The day I began working on this post (9/4/11), Robert Reich posted an excellent article that hits the nail right on the head (Why Inequality Is the Real Cause of Our Ongoing Terrible Economy). [3]  Indeed, the title of his article alludes to the overriding central fact around which, in my opinion (and also apparently his), all of the circumstances and factors of our current economic difficulties revolve: the ever-increasing inequality in incomes and wealth between the richest Americans and everybody else.

One early commenter to Reich’s post asked this: “Yeah, but what’s the cause of the inequality?”  That’s a good question: If the continuing steep rise of inequality over 30 years is  to be reversed or even halted, its cause(s) will have to be identified and reversed.  We discussed that question on this site on our Summary page several months ago, and will return to it in this series of posts, providing a more detailed answer.

A Forbidden Topic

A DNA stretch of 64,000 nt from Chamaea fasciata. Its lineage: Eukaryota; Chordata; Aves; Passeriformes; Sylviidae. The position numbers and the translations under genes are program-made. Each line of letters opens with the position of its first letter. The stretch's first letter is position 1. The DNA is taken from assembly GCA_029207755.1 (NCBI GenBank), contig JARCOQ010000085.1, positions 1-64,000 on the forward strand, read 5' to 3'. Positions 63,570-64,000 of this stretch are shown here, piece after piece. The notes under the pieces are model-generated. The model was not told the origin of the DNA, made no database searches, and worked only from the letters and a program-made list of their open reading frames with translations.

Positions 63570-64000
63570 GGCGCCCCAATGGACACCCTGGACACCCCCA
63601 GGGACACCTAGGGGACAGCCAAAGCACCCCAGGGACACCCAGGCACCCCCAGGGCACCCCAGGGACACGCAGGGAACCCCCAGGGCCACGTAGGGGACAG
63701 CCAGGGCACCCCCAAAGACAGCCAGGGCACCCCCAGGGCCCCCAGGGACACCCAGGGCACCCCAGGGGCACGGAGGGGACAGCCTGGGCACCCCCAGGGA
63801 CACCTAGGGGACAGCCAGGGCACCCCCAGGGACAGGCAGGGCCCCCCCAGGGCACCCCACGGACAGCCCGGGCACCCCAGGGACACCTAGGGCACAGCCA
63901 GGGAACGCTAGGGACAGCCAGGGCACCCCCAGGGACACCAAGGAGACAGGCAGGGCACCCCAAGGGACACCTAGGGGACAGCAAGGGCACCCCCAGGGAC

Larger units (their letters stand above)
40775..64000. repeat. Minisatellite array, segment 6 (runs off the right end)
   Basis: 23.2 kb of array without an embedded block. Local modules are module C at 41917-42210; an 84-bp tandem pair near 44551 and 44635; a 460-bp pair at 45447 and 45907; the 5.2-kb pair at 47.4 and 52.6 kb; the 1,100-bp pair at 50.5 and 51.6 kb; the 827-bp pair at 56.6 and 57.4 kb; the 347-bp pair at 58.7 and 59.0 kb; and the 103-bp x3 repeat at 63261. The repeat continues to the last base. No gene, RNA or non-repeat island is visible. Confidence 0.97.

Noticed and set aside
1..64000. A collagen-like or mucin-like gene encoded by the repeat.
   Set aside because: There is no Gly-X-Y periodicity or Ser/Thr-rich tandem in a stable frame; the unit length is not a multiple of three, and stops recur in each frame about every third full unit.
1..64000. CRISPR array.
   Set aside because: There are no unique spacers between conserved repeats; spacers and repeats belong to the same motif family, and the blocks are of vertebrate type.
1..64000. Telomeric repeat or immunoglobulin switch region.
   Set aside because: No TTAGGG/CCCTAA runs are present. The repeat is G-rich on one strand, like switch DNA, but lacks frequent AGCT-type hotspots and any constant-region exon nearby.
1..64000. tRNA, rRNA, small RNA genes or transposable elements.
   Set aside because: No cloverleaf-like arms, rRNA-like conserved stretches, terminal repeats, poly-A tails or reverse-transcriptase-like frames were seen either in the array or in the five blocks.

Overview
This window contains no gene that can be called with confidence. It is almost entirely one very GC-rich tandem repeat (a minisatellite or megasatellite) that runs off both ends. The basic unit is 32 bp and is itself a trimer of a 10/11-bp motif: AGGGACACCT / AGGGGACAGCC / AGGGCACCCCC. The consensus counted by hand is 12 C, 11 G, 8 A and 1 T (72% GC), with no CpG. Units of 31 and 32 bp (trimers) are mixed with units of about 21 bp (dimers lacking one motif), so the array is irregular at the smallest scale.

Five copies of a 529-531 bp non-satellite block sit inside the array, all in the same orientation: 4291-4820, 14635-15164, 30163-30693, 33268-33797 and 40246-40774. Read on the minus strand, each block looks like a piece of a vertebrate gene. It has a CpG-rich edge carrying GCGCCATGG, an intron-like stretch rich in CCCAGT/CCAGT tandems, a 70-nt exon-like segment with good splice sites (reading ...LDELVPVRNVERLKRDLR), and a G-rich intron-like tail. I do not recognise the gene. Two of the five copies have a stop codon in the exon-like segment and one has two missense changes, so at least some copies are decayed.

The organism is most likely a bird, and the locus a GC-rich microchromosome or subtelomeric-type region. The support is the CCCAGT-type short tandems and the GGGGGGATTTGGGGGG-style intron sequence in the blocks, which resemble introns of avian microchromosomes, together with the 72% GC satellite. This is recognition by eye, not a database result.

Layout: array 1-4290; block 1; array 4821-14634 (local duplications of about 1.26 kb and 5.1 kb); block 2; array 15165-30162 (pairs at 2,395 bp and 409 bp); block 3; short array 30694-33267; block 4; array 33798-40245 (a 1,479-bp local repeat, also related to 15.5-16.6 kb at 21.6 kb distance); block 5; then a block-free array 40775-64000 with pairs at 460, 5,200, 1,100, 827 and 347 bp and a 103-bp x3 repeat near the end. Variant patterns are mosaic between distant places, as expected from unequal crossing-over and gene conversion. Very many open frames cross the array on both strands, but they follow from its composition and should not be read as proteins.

Indeed, understanding all of the implications of inequality is critically important.  As the wealthy elite continue to enrich themselves at everyone else’s expense in America, many of them do not want us to know about it or think about it.  Obfuscation of this issue hangs like a dark cloud over politics, and it is avoided like the plague by the mainstream media; it was with the help of inadequate, low taxes over three decades that the wealthiest Americans greatly increased their percentage of wealth (and incomes), and through control of the media and government the wealthy class aims to keep it that way.

Thus, tax increases for the wealthy are off the table politically.  Government officials and politicians are asked to sign a pledge never to increase taxes, at the behest of Grover Norquist and the Americans for Tax Reform, and many have.  End of discussion.